It has been the scourge of teenagers for generations. But acne, the red pimples on the face and neck, can afflict adults as well, especially pregnant women.
While the affliction is as old as man, there are some new developments when it comes to treatment.
“While over-the-counter (OTC) products are pretty much the same as they have been for years – just different concentrations of benzoyl peroxide and salicylic acid in various forms such as cleansers, gels and creams – the prescription world has really changed in the past 10 years or so,” said Sarah Taylor, M.D., a dermatologist at Wake Forest Baptist Medical Center. “We’re much better equipped to deal with all different types of acne.”
According to the Mayo Clinic, prescription topical acne medications include Avita, Retin-A, Differin, Taxorac amd Avage. All are products derived from Vitamin A. They are designed to promote cell turnover and prevent hair follicles from getting clogged up.
There may be side effects, however. Some topical treatments may cause stinging, burning, redness or peeling. Your doctor may recommend ways to reduce these side effects.
Generally, a doctor may not prescribe an acne medication unless you have a severe case. In that case, you're stuck with OTC remedies which, as Taylor notes, haven't changed much over the years.
“Over-the-counter products can work in many cases,” said William Huang, M.D., another Wake Forest Baptist dermatologist. “But no matter what the TV ads may say, they take time, usually six to eight weeks. You’re not going to have that overnight, here today-gone tomorrow phenomenon.”
For a teenager with a big date or other social event coming up quickly, that can be frustrating.
“Acne can cause them a lot of stress and affect their emotional well-being so they want something that works right away, but we don’t have anything like that,” Huang said.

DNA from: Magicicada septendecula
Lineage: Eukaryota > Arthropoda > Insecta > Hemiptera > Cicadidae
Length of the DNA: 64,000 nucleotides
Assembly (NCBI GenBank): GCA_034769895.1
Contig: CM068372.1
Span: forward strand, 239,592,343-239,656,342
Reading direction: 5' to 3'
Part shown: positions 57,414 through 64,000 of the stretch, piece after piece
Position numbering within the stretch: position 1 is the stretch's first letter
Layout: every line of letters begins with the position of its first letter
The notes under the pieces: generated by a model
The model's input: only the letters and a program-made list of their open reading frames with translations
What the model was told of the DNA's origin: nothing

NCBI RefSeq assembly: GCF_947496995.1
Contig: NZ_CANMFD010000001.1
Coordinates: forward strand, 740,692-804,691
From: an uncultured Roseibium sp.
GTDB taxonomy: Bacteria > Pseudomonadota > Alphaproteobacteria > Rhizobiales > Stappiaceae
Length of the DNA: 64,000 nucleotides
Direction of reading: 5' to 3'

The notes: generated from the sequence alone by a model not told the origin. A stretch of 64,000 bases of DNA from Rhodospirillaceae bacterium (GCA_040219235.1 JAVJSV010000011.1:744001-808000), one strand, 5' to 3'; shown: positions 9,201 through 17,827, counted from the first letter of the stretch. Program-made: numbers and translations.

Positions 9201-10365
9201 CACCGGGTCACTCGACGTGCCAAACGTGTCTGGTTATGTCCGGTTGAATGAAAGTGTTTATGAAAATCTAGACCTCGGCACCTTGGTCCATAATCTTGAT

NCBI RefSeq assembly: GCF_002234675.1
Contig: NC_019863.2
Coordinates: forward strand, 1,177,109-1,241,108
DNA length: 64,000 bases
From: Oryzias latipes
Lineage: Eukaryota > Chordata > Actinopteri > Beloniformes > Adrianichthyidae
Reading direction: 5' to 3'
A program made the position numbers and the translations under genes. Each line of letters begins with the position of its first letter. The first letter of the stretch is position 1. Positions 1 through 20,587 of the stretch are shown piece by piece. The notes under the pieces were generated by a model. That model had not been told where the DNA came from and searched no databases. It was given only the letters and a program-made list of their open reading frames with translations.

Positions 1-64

When selecting an OTC acne medication, be sure to check the ingredients. Dermatologists at the American Academy of Dermatology say products with acetone should also contain alcohol. Acetone alone, they say, is mostly ineffective.
Most common acne products contain benzoyl peroxide. It's among the oldest of active ingredients in acne medication and dermatologists say it is often effective, but that dry skin can be a side effect.
Another old ingredient, sulfur, is also effective though no one knows why. Be warned – its oder can be unpleasant.
You may see herbal, organic and natural OTC acne products. Dermatologists say there have been few clinical trials and their effectiveness is mostly unknown.
What's responsible for it?
Acne breaks out when the skin’s pores get clogged up. Pores of the skin each open to a hair follicle containing a gland that produces oil called sebum, which helps keep skin soft.
When the glands start producing too much oil the pores can become blocked. When that happens, dirt, bacteria and dead skin cells start to build up, forming the whiteheads, blackheads, pimples and other lesions commonly referred to as zits.
Why this happens isn't exactly known. Hormonal changes could have something to do with it, since these changes are associated with the excess production of oil. Heredity may also be a factor.
Researchers over the years have debunked a number of myths about acne. Pimples, they say, are not caused by dirty skin or by eating chocolate, pizza or greasy foods.